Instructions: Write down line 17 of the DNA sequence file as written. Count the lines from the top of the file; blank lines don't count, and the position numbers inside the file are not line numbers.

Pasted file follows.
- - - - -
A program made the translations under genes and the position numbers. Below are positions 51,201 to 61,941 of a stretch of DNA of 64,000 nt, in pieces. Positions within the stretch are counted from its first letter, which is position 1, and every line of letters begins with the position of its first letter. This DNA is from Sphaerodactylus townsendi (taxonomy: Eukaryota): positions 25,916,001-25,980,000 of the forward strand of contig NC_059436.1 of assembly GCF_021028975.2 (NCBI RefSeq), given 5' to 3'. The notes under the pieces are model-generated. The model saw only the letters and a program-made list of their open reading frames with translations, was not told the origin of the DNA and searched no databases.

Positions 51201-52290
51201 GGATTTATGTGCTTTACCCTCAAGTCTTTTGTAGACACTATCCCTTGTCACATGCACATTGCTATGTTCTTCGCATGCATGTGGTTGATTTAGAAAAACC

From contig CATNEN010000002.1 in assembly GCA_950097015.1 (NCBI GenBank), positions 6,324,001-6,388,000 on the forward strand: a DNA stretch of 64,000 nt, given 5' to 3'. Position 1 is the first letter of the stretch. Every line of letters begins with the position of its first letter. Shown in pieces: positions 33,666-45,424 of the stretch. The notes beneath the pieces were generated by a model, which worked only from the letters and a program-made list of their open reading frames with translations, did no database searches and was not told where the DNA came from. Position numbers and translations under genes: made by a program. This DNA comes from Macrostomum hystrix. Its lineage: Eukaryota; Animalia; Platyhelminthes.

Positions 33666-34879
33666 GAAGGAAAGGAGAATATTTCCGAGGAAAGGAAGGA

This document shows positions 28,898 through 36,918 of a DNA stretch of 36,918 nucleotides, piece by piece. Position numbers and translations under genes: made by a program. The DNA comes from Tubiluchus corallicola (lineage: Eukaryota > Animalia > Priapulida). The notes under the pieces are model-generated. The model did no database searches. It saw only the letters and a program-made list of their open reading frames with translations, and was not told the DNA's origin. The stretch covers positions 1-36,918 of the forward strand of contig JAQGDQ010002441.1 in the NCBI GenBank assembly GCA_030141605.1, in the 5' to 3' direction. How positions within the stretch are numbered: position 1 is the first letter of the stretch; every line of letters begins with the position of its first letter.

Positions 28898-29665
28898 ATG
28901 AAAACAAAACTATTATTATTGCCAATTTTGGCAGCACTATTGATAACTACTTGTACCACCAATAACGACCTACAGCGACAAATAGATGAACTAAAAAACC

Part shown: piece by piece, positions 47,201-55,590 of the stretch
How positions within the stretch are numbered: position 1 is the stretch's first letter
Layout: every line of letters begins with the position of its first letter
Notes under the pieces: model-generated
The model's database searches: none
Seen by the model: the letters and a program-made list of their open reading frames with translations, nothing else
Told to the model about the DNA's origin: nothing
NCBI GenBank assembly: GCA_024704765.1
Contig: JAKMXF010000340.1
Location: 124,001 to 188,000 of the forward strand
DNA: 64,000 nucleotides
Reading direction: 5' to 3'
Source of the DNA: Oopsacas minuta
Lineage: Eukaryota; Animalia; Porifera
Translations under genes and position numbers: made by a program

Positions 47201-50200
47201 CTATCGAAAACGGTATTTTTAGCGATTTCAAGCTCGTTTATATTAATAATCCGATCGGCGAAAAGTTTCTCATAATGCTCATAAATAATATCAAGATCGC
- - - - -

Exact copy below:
Told to the model about the DNA's origin: nothing